The Savoy Company

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The Savoy Company

Summer Series
The Savoy Company

Photo by Helga Yang

Helga Yang

Date & Price

Friday, May 31 and Saturday June 1, 2024 at 8:30 pm

Open Air Theatre


Reserved Seating: $29-$39

Gardens Preferred, Gardens Premium Members, and Innovators: $24-$34

Children (Ages 4 & under): Free

Ticket includes all-day Gardens Admission. Tickets limited. Sell out likely.

Explore the Entire Series

Our Summer Performance Series showcases the beauty of the performing arts in the beauty of our Gardens.

If you love The Play That Goes Wrong and British comedy and farce, this is the operetta for you! This classic take on a “play within a play” has hilarious turns and twists that will keep you riveted.


About The Grand Duke

Without a shot being fired, confusion and hilarity reign as a troupe of actors takes political power, overthrowing the government of the mean and miserly Grand Duke. Duels with weapons have been outlawed. A statutory duel has been instituted: the two disputants draw cards from a deck. The person with the higher card wins. The person with the lower card becomes a legal ghost and all his relations (including fiancées), debts, bets, and obligations pass on to the winner. After 24 hours, the “dead” man returns to life, and all will be well again, or will it?

Changing the setting to post-war Britain, this updated and revised version of the show will delight all ages. This gem of a show is rarely produced, and it has been 30 years since The Savoy Company last staged the show. Director Bill Kiesling has created a masterful comedy that sings under the outstanding direction of Peter Hilliard and the professional orchestra.

Dark blue ad banner for The Grand Duke, to be performed by The Savoy Company at Longwood Gardens, with the acting company's seal, and a collage of everyday items depicting a character in the play.


Historical Context, Setting, and Story Background for The Grand Duke

1947: A time of struggle in the United Kingdom. Although Britain prevailed in World War II, the nation continues to recover from the war. Rationing of all sorts continues and conditions are grim around the nation, as the country tries to “make do and mend.”

Britain looked for spots of happiness. In July 1947, Buckingham Palace announced the engagement of Princess Elizabeth to Prince Philip, with planned nuptials on November 20 of that year.

For our production, join us as we journey to 1947 when an amateur acting troupe (the Gilbert and Sullivan Players of Conksbury) is preparing a special theatrical event in celebration of the Princess’s engagement. Happily, and coincidentally, one of the members of the group has recently found what is believed to be an unpublished, and as yet unperformed, “final” version of The Grand Duke.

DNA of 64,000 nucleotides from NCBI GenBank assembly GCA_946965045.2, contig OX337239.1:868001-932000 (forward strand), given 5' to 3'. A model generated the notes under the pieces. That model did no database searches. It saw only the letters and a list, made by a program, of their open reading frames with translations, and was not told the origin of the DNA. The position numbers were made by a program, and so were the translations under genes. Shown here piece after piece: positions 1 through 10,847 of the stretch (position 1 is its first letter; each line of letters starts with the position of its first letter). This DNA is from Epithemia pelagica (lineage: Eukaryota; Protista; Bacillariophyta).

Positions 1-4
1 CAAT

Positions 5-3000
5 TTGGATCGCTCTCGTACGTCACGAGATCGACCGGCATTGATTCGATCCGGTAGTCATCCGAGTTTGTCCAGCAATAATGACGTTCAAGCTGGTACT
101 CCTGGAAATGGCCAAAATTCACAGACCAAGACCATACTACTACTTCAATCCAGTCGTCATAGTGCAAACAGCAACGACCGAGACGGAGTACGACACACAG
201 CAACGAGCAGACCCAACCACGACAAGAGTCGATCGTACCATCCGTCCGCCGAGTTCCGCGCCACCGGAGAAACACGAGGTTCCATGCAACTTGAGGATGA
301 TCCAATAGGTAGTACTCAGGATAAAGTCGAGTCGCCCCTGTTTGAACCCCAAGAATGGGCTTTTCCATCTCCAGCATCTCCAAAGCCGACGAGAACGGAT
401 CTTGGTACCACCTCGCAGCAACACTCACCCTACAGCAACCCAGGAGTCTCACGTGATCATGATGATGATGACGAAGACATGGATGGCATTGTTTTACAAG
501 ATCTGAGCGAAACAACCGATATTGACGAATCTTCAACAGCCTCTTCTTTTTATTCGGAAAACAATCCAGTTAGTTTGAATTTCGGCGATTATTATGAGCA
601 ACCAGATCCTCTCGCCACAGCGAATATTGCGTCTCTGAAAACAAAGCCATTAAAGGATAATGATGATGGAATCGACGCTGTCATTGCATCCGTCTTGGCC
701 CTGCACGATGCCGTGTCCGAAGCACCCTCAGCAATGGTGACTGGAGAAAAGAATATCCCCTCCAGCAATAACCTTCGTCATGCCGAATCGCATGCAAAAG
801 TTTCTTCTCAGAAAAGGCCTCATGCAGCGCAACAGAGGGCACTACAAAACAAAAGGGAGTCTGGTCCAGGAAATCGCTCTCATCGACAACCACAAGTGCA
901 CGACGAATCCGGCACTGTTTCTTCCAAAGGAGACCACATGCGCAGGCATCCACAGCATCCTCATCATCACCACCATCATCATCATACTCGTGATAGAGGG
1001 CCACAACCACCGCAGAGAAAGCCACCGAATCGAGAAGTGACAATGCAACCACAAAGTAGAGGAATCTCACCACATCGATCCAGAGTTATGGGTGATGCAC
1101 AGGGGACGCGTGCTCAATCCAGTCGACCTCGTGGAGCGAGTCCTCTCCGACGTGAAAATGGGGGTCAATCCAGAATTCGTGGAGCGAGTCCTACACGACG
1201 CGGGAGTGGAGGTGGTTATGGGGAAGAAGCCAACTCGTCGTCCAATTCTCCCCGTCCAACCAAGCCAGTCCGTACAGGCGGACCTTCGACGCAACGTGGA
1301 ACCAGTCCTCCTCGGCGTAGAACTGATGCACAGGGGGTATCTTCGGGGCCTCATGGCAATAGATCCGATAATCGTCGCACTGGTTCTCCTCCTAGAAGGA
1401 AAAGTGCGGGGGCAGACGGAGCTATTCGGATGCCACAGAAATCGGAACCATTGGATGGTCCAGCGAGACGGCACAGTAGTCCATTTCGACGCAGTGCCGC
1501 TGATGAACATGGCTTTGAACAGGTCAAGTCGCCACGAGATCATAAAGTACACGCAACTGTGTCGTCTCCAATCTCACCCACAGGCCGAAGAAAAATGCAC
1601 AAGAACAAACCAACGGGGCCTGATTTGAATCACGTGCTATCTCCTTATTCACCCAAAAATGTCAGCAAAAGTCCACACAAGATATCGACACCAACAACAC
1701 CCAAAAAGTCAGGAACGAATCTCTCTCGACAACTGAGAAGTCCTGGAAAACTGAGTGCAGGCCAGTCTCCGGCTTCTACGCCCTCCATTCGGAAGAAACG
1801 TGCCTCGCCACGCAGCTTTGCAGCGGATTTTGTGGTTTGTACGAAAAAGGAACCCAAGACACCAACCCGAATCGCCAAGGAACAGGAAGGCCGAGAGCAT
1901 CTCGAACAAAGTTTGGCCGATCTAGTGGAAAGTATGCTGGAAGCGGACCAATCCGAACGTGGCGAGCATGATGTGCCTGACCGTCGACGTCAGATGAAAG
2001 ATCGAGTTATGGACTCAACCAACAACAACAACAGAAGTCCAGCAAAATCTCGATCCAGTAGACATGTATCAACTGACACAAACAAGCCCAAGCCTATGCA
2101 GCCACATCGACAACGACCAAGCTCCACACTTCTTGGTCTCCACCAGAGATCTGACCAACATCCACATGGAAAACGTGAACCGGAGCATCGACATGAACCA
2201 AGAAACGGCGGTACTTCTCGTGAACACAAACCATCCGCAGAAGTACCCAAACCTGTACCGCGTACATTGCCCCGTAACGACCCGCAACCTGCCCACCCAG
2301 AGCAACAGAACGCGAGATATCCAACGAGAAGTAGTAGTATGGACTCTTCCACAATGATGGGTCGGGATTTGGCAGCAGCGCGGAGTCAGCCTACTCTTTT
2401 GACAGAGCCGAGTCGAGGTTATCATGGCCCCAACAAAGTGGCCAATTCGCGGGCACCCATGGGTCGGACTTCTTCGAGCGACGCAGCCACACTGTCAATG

We are witness to the troupe’s opening night performance of The Grand Duke in the recreation hall of St. George the Mediocre, Conksbury’s local church. The story elements and the troupe are introduced to us by the energetic head of the troupe, setting the audience up for the comedy to follow. Plagued by the continued impact of rationing, and by the group’s limited funding, the troupe performs their production of The Grand Duke in a “traditional manner” as best they can, set in the 1860s. Production “mishaps” are fixed throughout the work by the troupe’s production team and, at the end, the troupe and audience joyously celebrate “Happy Couples, Lightly Treading.”


More About The Savoy Company

Founded in 1901, The Savoy Company is America’s and the world’s oldest continuously performing theater company performing the works of Gilbert and Sullivan. The show is fully staged and features a gorgeous, professionally designed set, beautiful hand-sewn costumes, and professional quality actors and singers backed by a professional orchestra.

The Savoy Company’s unwavering commitment to preserving the authenticity and brilliance of these productions has cemented its reputation as the gold standard for Gilbert and Sullivan performances. The theatrical works of Gilbert and Sullivan remain extremely popular worldwide and are second only to the works of Shakespeare in the number of performances presented globally each year.

Find out more on their website